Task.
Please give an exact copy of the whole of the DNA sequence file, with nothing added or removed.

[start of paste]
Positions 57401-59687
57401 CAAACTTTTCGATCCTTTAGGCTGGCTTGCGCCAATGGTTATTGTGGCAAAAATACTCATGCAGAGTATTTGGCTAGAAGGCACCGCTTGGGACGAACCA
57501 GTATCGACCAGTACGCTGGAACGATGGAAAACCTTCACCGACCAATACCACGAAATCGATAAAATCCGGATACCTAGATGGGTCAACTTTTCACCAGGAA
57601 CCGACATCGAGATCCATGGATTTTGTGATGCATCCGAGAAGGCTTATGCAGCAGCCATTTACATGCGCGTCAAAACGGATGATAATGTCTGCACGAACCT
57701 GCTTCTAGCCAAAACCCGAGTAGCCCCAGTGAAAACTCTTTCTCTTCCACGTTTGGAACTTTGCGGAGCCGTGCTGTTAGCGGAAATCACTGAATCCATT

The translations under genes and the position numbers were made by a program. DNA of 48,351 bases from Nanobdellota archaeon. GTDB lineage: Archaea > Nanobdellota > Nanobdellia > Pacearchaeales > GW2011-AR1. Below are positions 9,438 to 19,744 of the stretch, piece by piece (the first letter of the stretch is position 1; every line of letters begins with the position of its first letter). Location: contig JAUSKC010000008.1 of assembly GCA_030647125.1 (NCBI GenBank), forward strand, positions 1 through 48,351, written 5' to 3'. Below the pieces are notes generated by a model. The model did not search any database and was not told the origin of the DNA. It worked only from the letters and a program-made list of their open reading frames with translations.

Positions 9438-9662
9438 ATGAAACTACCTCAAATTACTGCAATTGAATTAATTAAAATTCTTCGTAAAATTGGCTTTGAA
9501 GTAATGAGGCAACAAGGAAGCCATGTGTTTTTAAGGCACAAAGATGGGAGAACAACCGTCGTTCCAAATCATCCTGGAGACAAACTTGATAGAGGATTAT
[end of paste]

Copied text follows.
Positions 57401-59687
57401 CAAACTTTTCGATCCTTTAGGCTGGCTTGCGCCAATGGTTATTGTGGCAAAAATACTCATGCAGAGTATTTGGCTAGAAGGCACCGCTTGGGACGAACCA
57501 GTATCGACCAGTACGCTGGAACGATGGAAAACCTTCACCGACCAATACCACGAAATCGATAAAATCCGGATACCTAGATGGGTCAACTTTTCACCAGGAA
57601 CCGACATCGAGATCCATGGATTTTGTGATGCATCCGAGAAGGCTTATGCAGCAGCCATTTACATGCGCGTCAAAACGGATGATAATGTCTGCACGAACCT
57701 GCTTCTAGCCAAAACCCGAGTAGCCCCAGTGAAAACTCTTTCTCTTCCACGTTTGGAACTTTGCGGAGCCGTGCTGTTAGCGGAAATCACTGAATCCATT

The translations under genes and the position numbers were made by a program. DNA of 48,351 bases from Nanobdellota archaeon. GTDB lineage: Archaea > Nanobdellota > Nanobdellia > Pacearchaeales > GW2011-AR1. Below are positions 9,438 to 19,744 of the stretch, piece by piece (the first letter of the stretch is position 1; every line of letters begins with the position of its first letter). Location: contig JAUSKC010000008.1 of assembly GCA_030647125.1 (NCBI GenBank), forward strand, positions 1 through 48,351, written 5' to 3'. Below the pieces are notes generated by a model. The model did not search any database and was not told the origin of the DNA. It worked only from the letters and a program-made list of their open reading frames with translations.

Positions 9438-9662
9438 ATGAAACTACCTCAAATTACTGCAATTGAATTAATTAAAATTCTTCGTAAAATTGGCTTTGAA
9501 GTAATGAGGCAACAAGGAAGCCATGTGTTTTTAAGGCACAAAGATGGGAGAACAACCGTCGTTCCAAATCATCCTGGAGACAAACTTGATAGAGGATTAT